Early neutral evaluation, MediationFriday 11 March 2022
Sir Paul Morgan appointed an Evaluator with Independent Evaluation
We are delighted to announce that Sir Paul Morgan has been appointed as an Evaluator with Independent Evaluation (IE), while remaining a full-time Arbitrator and Mediator at Wilberforce Chambers.
IE is a unique form of dispute resolution that combines Early Neutral Evaluation with Facilitative Mediation. It is designed to achieve the best possible outcome for all parties in a dispute, in a short amount of time. According to IE, Evaluators offer “the highest calibre of legal expertise and are at the very top of the legal profession”.
The IE process:
- Directions: At the outset of the IE process, the parties submit their documents and evidence, and the appointed Evaluator starts the process of analysis and fact finding, liaising with parties as required. A high number of cases resolve at this early stage, once the parties have liaised with the Evaluator.
- Evaluation day: If the matter proceeds to an evaluation day, the Evaluator discusses the key issues, explains to each party the strengths and weaknesses of their case and advises what the likely outcome would be if the case went to court. This impartial assessment gives the parties a better understanding of their position and helps them make necessary decisions. The Evaluator then announces the evaluation (the proposed settlement) and, through a process of facilitation, helps both parties achieve the best possible outcome.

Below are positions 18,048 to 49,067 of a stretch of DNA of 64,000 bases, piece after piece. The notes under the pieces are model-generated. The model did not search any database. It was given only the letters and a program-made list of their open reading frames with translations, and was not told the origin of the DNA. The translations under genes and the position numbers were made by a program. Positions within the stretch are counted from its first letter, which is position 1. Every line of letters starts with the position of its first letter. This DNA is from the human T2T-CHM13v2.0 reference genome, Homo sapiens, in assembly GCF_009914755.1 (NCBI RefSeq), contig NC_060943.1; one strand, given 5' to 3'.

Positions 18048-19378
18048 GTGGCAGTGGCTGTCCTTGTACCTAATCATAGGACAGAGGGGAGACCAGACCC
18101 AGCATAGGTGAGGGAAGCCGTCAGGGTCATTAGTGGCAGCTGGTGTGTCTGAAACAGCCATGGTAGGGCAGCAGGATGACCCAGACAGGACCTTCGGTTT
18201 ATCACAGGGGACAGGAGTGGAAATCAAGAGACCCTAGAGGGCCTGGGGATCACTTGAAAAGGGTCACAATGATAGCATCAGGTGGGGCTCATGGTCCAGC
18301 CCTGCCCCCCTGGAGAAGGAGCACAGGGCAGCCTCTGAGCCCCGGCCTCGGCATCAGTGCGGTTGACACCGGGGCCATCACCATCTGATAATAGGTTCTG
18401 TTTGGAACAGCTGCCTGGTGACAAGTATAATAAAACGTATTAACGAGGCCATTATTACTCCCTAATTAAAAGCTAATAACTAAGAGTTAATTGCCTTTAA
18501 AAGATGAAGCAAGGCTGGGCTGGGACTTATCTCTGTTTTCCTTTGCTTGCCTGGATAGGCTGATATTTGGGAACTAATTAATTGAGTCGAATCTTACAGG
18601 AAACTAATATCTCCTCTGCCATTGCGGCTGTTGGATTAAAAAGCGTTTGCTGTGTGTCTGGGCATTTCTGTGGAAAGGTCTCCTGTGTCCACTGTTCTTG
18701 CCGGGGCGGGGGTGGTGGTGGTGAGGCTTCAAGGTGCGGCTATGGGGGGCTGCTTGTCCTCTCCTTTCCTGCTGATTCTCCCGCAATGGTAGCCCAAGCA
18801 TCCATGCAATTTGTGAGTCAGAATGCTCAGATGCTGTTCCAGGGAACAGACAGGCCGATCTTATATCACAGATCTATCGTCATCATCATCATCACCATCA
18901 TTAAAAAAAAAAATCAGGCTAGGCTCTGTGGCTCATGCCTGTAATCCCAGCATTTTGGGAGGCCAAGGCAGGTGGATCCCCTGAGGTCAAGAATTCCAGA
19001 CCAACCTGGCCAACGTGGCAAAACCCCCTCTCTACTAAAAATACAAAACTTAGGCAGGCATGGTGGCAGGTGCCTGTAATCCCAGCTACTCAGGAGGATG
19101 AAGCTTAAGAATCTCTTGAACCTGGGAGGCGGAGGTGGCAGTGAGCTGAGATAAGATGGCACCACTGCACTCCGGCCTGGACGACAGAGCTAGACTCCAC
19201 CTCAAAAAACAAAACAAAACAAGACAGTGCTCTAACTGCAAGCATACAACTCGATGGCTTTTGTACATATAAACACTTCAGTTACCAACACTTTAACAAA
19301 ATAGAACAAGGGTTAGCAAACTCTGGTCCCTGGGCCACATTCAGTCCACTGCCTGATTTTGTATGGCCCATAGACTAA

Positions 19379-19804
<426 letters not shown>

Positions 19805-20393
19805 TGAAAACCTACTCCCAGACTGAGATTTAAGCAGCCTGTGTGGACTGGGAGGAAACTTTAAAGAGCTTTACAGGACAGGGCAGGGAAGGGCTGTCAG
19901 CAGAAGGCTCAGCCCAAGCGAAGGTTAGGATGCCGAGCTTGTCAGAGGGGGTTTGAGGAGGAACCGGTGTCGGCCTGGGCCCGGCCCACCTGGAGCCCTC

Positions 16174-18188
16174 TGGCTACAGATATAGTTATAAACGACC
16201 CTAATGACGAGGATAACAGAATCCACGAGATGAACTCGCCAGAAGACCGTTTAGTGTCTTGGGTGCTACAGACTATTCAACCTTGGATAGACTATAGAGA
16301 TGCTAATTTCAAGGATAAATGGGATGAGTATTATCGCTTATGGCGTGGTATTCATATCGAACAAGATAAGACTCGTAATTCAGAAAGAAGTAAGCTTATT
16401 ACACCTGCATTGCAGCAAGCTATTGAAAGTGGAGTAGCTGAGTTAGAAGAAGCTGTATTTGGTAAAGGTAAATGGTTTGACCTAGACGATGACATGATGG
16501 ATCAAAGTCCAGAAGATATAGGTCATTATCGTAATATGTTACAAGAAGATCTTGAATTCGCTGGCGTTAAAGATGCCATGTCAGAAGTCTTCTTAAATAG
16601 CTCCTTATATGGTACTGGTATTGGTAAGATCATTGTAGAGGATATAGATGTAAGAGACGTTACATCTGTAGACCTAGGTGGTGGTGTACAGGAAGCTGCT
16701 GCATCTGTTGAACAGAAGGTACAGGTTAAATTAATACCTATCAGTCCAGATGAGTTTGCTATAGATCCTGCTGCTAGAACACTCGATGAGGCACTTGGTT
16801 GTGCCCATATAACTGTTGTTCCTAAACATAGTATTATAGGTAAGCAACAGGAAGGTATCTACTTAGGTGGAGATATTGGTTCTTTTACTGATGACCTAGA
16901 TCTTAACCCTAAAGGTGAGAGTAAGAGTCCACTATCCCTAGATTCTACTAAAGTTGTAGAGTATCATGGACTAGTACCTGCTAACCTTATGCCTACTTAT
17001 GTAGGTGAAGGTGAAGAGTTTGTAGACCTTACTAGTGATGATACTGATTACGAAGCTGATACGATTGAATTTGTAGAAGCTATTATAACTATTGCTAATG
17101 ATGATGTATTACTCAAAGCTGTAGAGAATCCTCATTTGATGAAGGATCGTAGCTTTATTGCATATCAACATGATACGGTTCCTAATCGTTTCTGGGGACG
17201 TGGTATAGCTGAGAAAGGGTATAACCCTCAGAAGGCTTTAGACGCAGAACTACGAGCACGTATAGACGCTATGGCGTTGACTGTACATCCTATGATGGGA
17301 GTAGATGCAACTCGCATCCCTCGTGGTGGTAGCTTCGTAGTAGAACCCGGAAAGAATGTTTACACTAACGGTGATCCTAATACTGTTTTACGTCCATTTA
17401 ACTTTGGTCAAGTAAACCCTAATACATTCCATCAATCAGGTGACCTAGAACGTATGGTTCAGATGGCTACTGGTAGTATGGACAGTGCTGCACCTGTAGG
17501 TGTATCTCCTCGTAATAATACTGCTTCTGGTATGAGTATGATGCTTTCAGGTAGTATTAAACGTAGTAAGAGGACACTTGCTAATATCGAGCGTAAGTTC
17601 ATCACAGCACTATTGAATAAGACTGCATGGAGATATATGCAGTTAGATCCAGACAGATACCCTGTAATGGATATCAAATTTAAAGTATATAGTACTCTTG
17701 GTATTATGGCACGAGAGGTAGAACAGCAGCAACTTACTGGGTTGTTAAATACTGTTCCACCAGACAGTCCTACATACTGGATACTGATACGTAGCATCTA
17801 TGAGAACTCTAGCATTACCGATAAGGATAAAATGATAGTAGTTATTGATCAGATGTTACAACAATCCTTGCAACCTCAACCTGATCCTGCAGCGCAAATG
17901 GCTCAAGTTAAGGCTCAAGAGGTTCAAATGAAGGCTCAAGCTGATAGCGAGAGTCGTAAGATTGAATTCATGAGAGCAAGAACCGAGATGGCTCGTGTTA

IE is non-binding throughout. The parties are free to reject the proposed evaluation should they wish and revert to the Courts. The agreements reached are legally binding settlement agreements.
For more information, please visit the IE website, here.
Sir Paul Morgan is an arbitrator and mediator at Wilberforce Chambers with 30 years’ experience as a barrister (15 of those as a QC) and 14 years’ experience as a Chancery High Court judge. His judicial experience will help him to form a realistic and independent view of what would be likely to happen if a dispute went to court for judicial determination.